Pittsburgh's Downtown is a compact area of the city formed by the confluence of the Allegheny River with the Monongahela River to form the Ohio River. This peninsula is constrained on the land side by the steeper elevations of the Hill District, although thin neighborhoods (Strip District and Bluff) stretch along the riverfronts at lower elevations similar to Downtown. 11 bridges (1 is rail-only) link the neighborhood to the North Shore and the South Side across the rivers. The triangle of mostly flat land composing Downtown is fairly densely developed, and organized with a primary grid street pattern that meets a smaller grid street pattern at an approximately 45-degree angle along a major street, Liberty Avenue. The city was laid out in 1784, but little of the 18th century development remains; instead, the majority of development is an impressive array of late 19th to early 20th century buildings, combined with a considerable amount of mid-to-late 20th century highrises. Recent developments of the past decade tend to be low-to midrises with a lesser impact on the skyline, but undoubtedly there will be much larger contemporary highrises for this lively city with a bright future. This thread will focus on the developments from the city's beginning to the Art Deco period.
Fort Pitt Block House, 1764:
This is the only surviving structure from Fort Pitt (1761), the British fort that was built to replace the French Fort Duquesne (1754) that was established on the point of land at the confluence of the rivers. Today, it is within the 36-acre Point State Park.
Fort Pitt Museum, 1969:
This small museum interprets the early European history of the founding of the city and is located in a structure built in part of the original Fort Pitt bastion footprint.
Fort Pitt Outline and Plaque in Point State Park:
Senator John Heinz History Center:
This excellent historical museum (not affiliated with the condiment company founded in the area) is the parent organization that runs the Fort Pitt Museum as well; it also interprets the early European history of the founding of the city, but focuses more on the region's story since then. Located at the edge of Downtown and the Strip District, it has been housed in the former Chautauqua Lake Ice Building since 1996, with an adjoining modern wing opened in 2004.
Penn-Liberty National Register District:
This area comprises many blocks along two parallel streets and has a high concentration of commercial structures from the 1870-1915 time period.
View down Sixth Avenue:
Midtown Towers (built as Keenan Building), 1907:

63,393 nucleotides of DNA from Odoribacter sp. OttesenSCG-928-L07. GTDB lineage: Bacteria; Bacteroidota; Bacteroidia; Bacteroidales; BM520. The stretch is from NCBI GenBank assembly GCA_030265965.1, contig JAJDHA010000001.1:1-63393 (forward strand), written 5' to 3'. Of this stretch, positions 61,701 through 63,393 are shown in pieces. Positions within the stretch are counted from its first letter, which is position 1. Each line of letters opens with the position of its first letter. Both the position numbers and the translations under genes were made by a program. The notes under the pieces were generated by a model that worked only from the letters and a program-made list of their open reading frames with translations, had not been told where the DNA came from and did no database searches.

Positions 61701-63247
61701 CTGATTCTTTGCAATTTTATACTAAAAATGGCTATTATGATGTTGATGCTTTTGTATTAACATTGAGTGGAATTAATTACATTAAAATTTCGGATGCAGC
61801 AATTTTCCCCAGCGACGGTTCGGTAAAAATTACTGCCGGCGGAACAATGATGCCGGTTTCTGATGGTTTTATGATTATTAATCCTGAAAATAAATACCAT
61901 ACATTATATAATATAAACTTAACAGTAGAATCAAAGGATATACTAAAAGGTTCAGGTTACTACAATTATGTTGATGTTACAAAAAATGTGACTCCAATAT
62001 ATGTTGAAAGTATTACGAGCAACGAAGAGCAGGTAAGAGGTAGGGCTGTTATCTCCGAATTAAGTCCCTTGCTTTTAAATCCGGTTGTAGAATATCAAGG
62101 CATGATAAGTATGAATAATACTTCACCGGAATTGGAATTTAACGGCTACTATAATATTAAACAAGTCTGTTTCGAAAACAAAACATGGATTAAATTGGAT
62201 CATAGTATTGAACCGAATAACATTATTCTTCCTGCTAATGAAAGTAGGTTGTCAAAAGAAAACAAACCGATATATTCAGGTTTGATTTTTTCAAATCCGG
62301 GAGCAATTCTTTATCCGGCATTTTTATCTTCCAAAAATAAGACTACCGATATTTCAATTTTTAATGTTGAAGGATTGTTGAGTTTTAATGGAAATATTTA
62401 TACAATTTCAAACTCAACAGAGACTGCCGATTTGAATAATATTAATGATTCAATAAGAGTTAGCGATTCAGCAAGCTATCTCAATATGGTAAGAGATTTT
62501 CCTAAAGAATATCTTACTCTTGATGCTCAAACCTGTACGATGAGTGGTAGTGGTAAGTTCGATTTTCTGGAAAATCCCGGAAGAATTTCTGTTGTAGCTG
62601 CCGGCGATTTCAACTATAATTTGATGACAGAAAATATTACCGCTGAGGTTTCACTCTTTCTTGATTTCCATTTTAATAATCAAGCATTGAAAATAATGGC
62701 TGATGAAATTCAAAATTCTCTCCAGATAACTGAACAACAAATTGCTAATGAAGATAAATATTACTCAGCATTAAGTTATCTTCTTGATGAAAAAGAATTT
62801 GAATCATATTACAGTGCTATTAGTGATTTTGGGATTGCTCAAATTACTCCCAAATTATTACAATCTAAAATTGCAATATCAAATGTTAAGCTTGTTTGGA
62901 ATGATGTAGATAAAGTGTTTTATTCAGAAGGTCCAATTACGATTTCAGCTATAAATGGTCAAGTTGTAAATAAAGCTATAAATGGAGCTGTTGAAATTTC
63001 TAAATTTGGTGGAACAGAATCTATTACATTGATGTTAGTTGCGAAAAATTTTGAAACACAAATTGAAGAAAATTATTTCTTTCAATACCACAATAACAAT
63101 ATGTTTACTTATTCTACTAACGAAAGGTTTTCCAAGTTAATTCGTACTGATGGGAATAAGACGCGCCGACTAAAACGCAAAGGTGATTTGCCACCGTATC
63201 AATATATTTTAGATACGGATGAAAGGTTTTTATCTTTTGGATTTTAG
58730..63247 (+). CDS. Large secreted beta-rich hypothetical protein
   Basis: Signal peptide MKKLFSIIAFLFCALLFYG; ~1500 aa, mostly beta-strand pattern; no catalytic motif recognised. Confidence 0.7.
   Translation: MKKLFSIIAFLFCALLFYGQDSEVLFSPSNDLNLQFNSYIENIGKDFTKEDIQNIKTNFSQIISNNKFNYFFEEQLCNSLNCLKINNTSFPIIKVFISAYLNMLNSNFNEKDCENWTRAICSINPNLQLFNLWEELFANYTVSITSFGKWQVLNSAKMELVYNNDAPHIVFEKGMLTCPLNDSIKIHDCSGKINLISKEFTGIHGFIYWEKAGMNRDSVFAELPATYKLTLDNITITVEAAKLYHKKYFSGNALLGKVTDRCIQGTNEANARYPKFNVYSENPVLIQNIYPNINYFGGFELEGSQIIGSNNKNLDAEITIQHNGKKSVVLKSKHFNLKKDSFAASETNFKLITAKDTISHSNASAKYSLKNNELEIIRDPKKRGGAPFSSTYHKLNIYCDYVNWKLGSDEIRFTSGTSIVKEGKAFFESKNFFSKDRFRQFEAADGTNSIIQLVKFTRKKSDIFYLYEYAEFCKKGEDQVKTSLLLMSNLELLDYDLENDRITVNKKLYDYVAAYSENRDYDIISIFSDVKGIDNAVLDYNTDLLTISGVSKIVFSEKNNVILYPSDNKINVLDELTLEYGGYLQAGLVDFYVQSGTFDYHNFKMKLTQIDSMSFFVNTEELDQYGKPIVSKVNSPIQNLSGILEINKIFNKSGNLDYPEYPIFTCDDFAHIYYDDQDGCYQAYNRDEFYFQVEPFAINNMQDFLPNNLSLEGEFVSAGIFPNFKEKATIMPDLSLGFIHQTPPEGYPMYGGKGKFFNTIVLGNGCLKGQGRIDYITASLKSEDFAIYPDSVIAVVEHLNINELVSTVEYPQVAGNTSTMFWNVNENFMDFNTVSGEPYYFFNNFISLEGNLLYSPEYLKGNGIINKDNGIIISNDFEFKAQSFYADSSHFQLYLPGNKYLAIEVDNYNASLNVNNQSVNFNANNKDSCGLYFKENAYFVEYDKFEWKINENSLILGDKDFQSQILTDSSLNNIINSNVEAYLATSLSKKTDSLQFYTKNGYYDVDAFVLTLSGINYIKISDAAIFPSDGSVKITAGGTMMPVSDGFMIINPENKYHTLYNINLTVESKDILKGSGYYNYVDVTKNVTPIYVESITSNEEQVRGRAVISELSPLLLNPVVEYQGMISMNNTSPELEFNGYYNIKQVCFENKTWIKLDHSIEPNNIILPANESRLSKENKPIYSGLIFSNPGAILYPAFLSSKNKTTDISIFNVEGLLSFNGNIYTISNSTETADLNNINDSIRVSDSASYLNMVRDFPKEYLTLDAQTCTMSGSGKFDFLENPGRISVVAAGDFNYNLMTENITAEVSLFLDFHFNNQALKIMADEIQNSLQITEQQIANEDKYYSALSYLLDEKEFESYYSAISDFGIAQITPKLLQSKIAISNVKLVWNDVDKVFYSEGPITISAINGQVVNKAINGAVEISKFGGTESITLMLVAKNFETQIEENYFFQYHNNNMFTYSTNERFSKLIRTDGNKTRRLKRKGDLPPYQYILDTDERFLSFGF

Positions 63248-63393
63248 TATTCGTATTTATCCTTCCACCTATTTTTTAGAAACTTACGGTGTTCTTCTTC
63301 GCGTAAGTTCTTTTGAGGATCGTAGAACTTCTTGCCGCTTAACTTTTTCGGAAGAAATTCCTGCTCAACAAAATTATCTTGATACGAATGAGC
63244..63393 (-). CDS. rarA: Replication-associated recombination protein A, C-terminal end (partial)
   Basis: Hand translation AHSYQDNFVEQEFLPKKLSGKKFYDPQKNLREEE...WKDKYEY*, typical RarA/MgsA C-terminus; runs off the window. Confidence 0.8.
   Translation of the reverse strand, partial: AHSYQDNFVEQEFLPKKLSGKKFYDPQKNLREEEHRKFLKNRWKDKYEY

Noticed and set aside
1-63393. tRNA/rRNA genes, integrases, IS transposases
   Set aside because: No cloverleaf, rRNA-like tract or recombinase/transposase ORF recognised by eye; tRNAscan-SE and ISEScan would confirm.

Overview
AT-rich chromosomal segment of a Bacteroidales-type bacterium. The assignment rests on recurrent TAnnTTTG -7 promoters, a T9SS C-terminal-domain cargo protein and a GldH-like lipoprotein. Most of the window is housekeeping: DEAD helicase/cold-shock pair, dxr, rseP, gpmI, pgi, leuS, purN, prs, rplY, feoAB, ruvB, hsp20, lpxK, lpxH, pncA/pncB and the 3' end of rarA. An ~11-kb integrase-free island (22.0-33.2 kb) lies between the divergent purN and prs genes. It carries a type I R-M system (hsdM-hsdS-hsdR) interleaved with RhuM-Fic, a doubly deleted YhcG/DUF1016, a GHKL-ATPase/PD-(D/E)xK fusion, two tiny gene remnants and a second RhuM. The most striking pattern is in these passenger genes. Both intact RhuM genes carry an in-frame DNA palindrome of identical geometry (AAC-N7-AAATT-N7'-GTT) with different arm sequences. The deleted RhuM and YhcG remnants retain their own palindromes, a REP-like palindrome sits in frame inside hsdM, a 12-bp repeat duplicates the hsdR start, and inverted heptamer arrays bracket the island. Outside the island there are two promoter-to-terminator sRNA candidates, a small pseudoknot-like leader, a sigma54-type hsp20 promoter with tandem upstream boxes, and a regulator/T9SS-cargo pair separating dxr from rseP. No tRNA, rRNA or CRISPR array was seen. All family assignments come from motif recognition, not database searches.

This is the domed tower in the background of this photo.
Duquesne Club on the right, 1889 (with a 1902 addition on right side); Granite Building on the left (built as German National Bank), 1890:
Allegheny County Jail, 1888:
Henry Hobson Richardson designed this jail, which was used until 1995 and then converted to a court and museum. It connects by an enclosed bridge to the much larger building across the street by the same architect.
Allegheny County Courthouse, 1888:
This grand structure by H.H. Richardson is still used for its original purposes and is a hallmark of his style.
Several other more modest examples of this style, or related to it, can be found Downtown.
Renaissance Pittsburgh Hotel (built as Fulton Building), 1906:
The lobby of this renovated building was given a rather contemporary spin with an irreverent furnishing and lighting scheme set within a reverent restoration.
The Pennsylvanian (built as Union Station), 1903:
This railroad station and tower was designed by Daniel Burnham for the Pennsylvania Railroad. In 1988 it was converted to offices and apartments (the city's Amtrak station is in a utilitarian building behind it).
Pittsburgh & Lake Erie Railroad Station, 1898:
This building is actually NOT Downtown, it is across the Monongahela River from Downtown; but it is fun to compare and contrast these two competing railroads' stations. This one is no longer used for its original purpose either - a large restaurant called Grand Concourse occupies it and is connected to the adjacent Station Square dining and entertainment development.
Heinz Hall (built as Loew's Penn Theater), 1926:
White Glazed Terra-cotta:
Many ornate examples of this architectural treatment abound in Downtown.
Fourth Avenue Historic District Highrises:
Several blocks along and near this street compose a concentrated area of former banking structures, dominated by a fine collection of highrises mostly from 1900-1915.
William Penn Hotel, 1916 and 1929:
Union Trust Building (built as Union Arcade), 1917:
This structure once housed 240 shops and 700 offices before being converted entirely into offices in its early years.
First Presbyterian Church, 1905:
Trinity Cathedral, 1872 (in shadow), Henry W. Oliver Building (designed by Daniel Burnham), 1910:
Frick Building (designed by Daniel Burnham), 1902:
City-County Building, 1917:
Federal Courthouse and Post Office, 1934:
Art Deco's zig-zag moderne style largely bypassed the city; instead, the more somber classical moderne of Depression-era Art Deco favored by the Federal government is prevalent.
Detail on Art Deco building:
Gulf Tower, 1932:
Koppers Building, 1929:
Federal Reserve Bank of Cleveland, Pittsburgh Branch, 1931:
All photographs taken in May 2012 by geomorph.
See my other Pittsburgh threads:
Downtown - Modern Era : http://forum.skyscraperpage.com/showthread.php?t=203090
Oakland - Part 1 : http://forum.skyscraperpage.com/show...01#post5951301
Oakland - Part 2 : http://forum.skyscraperpage.com/showthread.php?t=203218
North Shore : http://forum.skyscraperpage.com/showthread.php?t=201890